07 November 2013

five shocking facts about maternal mortality.

Wah waaaah. Welp, from the title of this post, you have quickly realized that this topic is not a super happy one. And it shouldn't be. It's a serious issue in the world and one which I recently studied for some of my training with Maryknoll. It's always easy to avoid a not-so-fun conversation but don't. Not this time at least.

To begin, my amazing partner, Melissa, helped us to pick this topic by voicing her experience with Half the Sky, a documentary centered on women's issues worldwide, one of which is maternal mortality. We started reading up on the topic through various nonprofits' websites, including Every Mother Counts, as well as the UN's Population Fund. Here are just five of the facts we found that knocked me off my feet:

sadly, so true.

1. Every day, almost 800 women die in childbirth or pregnancy. But the real stat is this: Experts believe that 90% of those deaths are completely preventable. Don't even need to happen. This means 262,800 women EVERY YEAR do not need to die. The idea that this could be happening in the year two thousand and thirteen left me completely flabbergasted.

2. Pregnancy is the leading global killer of teenage girls. Why? Because they are becoming pregnant between the ages of 15 and 19, ages far too young to be carrying children themselves. For those that young in developing countries, this puts them at an extreme risk, as they are likely not in an area where they can receive the pre-natal and emergency care they will need.

3. Half the women in the world give birth either alone or with only a friend or relative present. This means absolutely no medical professionals, midwives, or skilled attendant. Completely on their own.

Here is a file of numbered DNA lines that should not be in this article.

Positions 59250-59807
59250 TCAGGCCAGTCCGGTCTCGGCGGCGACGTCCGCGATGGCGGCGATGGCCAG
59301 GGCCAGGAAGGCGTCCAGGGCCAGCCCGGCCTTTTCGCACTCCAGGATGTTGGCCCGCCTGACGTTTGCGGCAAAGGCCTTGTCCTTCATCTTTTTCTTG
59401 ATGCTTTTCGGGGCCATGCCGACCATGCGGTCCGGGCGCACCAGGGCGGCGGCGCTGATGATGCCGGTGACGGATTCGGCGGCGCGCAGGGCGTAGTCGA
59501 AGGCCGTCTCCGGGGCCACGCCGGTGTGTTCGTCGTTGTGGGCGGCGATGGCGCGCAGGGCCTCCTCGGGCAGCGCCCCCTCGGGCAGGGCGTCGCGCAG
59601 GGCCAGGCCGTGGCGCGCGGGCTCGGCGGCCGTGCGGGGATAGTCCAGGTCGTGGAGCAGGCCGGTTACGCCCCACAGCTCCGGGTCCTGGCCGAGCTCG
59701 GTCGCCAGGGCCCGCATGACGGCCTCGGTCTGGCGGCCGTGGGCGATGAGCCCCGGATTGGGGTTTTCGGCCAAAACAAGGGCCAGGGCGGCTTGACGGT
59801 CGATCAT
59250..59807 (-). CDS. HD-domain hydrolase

this man know what he is talking about.

4. An estimated 200 million women would like to delay or avoid pregnancy but do not have access to modern contraceptives or family planning.

5. Lastly, you might be thinking, "Okay, I'm an American woman. How does this really affect me, personally?" Well, how about this? Despite the fact that the U.S. spends more per capita on healthcare, we still only rank 50th in terms of maternal health. That means 49 countries have found a way to do it better than our government, for less money.

Although I'm not a mother, I was completely moved while researching this topic. In the United States, when we think of what women "need" in order to have children, we think of endless material goods: diapers, burping cloths, pacifiers, hanging mobiles... The list goes on and on. What do women really need though? They need education and simple, basic skills to learn how to give birth safely and effectively. They need access to a skilled medical professional who has knowledge about family planning and child development. They need all of the things which we, in the Western world, take so much for granted.

be a part of the solution!

Please take a few moments to watch the below video and think of one thing you can do, in honor of all mothers, no matter their country of origin, to get involved. There are so many ideas here as to how you can do just that.

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